shaliah (one who is sent) in the person of "the anointed
tzadik" (literally, “righteous messiah”). And it is not
necessary to capitalize messiah.
The duality of Elokim is contrary to the most basic and
fundamental and most ingrained teachings of Israel since the time of
Moses. That the God of Israel is indivisible and cannot be more than
one entity nor can more than one entity be Him. The latter is called
sh'tuf, which must be renounced when rejoining the family of
Israel but is allowed for Gentiles. These “duality of deity”
doctrines have no solid exegetical foundation and are usually based
on some mystical interpretation related to "Lesser Deities" in the
arrangement of the Ten Sefirot.
Any practicing kabbalist (not to be confused with a
theoretical kabbalist), can suggest that the error in
promoting a dual deity or two-in-one deity comes from not
understanding the hard and fast rule of sodot (mystical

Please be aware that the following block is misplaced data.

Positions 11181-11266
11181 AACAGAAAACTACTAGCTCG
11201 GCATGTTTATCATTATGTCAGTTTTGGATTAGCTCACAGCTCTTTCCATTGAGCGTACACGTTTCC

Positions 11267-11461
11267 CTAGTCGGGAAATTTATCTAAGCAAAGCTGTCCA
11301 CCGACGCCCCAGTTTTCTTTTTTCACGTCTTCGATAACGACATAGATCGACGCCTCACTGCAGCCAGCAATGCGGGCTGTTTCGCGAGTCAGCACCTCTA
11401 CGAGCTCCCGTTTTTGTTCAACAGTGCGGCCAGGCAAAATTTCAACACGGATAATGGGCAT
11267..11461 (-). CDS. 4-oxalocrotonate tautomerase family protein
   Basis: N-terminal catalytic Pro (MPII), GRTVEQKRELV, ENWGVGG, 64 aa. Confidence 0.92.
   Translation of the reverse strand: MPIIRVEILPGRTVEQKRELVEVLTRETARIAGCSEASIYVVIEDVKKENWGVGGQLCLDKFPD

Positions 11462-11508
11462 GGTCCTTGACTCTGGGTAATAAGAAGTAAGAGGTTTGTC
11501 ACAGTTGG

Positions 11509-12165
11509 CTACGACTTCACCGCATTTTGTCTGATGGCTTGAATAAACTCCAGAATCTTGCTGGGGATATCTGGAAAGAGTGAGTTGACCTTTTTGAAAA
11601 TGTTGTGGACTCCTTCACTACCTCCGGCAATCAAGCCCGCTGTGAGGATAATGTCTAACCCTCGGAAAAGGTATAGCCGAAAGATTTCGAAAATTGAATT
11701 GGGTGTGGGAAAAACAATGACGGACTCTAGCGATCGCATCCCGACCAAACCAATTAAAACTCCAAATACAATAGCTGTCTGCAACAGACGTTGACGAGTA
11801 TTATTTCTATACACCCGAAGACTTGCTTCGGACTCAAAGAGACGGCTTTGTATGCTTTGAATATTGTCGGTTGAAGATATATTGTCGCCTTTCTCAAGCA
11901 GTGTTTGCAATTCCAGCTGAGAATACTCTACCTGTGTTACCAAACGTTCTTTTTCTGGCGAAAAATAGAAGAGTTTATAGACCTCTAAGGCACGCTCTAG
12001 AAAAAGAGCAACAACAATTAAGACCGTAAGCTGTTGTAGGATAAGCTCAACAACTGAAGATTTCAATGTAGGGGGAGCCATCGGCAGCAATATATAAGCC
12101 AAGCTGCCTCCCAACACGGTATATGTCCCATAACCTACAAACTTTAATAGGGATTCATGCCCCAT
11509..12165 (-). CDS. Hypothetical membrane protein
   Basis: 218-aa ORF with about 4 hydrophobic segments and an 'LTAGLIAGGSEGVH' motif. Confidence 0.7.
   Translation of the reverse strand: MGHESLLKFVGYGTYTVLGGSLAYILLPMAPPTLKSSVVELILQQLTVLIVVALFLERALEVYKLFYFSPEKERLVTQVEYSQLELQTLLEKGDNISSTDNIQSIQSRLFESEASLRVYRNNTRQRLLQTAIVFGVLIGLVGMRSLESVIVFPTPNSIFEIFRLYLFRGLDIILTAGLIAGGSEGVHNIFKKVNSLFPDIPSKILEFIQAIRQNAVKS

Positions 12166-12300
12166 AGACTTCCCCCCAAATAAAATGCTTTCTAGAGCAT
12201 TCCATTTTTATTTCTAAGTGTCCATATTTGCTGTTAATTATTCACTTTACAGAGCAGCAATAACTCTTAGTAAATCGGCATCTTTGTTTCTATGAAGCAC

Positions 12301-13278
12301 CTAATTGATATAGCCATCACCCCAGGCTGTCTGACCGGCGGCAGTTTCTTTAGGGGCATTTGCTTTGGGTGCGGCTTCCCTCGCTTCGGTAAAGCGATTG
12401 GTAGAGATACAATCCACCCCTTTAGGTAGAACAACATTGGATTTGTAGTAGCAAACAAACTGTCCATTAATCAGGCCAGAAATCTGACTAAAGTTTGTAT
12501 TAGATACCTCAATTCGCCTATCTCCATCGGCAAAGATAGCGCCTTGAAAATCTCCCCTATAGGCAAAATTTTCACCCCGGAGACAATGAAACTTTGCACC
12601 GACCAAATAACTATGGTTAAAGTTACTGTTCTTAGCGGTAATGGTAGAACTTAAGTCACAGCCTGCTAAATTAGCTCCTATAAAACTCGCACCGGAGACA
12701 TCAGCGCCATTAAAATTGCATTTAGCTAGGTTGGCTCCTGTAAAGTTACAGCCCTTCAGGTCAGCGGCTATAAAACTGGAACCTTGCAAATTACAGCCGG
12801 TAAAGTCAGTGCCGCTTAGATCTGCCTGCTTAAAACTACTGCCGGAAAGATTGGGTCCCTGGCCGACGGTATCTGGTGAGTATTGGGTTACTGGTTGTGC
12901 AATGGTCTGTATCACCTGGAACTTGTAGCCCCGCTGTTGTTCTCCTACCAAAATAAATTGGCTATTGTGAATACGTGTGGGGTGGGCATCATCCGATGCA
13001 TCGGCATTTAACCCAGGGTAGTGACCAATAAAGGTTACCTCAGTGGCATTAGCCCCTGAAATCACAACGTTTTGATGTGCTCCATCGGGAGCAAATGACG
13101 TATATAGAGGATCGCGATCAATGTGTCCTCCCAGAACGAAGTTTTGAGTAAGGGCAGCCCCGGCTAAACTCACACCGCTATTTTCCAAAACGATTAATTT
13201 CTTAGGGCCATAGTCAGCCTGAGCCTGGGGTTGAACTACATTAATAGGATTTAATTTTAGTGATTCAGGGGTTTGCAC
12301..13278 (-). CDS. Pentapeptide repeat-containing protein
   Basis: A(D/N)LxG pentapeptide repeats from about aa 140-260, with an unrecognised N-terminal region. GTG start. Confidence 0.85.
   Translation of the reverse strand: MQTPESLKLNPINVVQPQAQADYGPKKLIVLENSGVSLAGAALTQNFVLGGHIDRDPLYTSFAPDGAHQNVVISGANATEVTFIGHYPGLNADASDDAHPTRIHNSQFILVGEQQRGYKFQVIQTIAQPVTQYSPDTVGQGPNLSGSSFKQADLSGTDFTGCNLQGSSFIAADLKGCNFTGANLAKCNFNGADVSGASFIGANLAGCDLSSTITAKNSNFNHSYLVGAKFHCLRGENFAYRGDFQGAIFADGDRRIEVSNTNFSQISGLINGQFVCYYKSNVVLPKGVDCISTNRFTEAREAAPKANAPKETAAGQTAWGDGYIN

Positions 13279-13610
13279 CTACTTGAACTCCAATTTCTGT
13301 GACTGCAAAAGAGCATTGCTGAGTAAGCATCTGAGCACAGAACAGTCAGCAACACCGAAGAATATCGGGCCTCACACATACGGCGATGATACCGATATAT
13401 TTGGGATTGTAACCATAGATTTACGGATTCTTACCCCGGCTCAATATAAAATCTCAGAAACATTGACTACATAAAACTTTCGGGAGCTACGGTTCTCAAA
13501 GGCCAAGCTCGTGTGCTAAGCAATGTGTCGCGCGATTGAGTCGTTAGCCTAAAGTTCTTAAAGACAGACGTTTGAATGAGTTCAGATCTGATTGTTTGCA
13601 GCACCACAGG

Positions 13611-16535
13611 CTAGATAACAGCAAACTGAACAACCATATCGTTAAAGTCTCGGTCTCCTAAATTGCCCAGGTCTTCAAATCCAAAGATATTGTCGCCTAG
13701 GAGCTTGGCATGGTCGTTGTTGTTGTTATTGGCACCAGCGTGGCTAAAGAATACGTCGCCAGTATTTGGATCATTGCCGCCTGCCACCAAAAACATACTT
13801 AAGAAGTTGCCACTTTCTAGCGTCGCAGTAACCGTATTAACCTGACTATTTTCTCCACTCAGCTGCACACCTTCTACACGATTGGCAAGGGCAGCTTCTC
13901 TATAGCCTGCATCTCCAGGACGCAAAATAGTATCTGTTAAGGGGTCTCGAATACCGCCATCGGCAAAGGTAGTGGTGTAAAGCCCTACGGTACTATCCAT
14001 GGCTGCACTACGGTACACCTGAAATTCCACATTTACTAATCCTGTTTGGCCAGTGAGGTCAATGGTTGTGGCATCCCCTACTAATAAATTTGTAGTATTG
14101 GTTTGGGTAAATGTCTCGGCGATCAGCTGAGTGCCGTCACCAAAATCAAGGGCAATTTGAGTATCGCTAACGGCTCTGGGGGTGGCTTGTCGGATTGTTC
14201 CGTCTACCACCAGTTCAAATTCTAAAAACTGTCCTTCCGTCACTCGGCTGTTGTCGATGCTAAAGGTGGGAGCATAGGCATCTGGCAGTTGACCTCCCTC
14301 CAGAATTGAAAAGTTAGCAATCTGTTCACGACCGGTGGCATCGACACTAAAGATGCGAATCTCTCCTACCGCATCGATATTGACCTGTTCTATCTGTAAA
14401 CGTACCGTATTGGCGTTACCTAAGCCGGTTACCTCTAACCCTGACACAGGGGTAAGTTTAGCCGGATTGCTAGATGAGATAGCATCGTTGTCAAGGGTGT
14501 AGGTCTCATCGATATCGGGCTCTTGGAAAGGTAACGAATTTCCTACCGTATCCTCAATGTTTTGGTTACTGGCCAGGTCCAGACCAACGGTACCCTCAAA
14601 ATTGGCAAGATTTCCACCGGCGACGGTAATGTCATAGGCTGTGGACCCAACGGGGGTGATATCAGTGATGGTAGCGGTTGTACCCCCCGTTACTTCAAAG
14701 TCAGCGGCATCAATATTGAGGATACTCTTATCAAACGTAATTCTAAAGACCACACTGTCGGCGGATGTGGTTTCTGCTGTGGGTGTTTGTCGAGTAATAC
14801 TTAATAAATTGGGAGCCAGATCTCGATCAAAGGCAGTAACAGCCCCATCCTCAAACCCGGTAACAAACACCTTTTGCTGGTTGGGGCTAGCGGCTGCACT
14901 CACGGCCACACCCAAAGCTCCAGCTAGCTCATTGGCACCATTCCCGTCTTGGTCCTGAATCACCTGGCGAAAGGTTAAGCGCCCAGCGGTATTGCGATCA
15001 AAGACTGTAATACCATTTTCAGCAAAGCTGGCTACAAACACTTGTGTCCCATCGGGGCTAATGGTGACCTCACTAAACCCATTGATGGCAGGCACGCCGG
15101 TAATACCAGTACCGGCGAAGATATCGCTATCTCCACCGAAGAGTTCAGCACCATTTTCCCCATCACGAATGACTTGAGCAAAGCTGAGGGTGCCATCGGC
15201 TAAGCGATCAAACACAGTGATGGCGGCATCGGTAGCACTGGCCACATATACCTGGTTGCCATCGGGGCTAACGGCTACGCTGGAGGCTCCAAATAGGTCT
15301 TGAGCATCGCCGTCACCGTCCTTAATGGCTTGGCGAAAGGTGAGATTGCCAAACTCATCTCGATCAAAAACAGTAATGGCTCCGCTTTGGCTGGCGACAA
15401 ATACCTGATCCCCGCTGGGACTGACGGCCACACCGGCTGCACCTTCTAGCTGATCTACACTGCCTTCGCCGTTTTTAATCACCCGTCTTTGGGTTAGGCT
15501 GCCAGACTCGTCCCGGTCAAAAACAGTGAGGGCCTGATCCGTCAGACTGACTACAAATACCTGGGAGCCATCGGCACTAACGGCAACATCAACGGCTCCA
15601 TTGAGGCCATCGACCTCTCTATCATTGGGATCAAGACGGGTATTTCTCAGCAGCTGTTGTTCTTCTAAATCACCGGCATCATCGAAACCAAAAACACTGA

interpretations). Moses himself is believed to have clarified that a
sod may never contradict a p'shat (the simplest
level of interpretation). The p'shat of the Torah is
simply that the God of Israel is One and His name is One.
In other words, He cannot be divided into two entities and two
entities with different names cannot comprise Him.
As a "shaliah"
(one who is sent) Y'shua speaks with the same authority and status
as the One who sent him. Those who deny his word, deny the
word of the God of Israel. Those who deny his authority, deny the
authority of the God of Israel.
The Jews of the First Century understood full well the claims Y'shua
was making as a "shaliah" but their question was whether he
truly represented the God of Israel.
Y'shua himself never claimed to be "God." Had he ever done so, he
would immediately have been stoned or branded meshuganah
(crazy). It is obvious that since he was crucified, he was not
meshuganah. Halachah forbids capital punishment for those
who are deranged. No, he never claimed to be God because he wasn't.
Son of God is another matter altogether, which we suggest in a later
Disputation, appears to relate to an Halachic means for a son
to consummate a marriage contracted by his father, when the father
is unable to consummate the marriage because his wife-to-be was
unfaithful after her betrothal. As will be seen, the parallels are
between the God of Israel, Y’shua and Israel, the “bride of the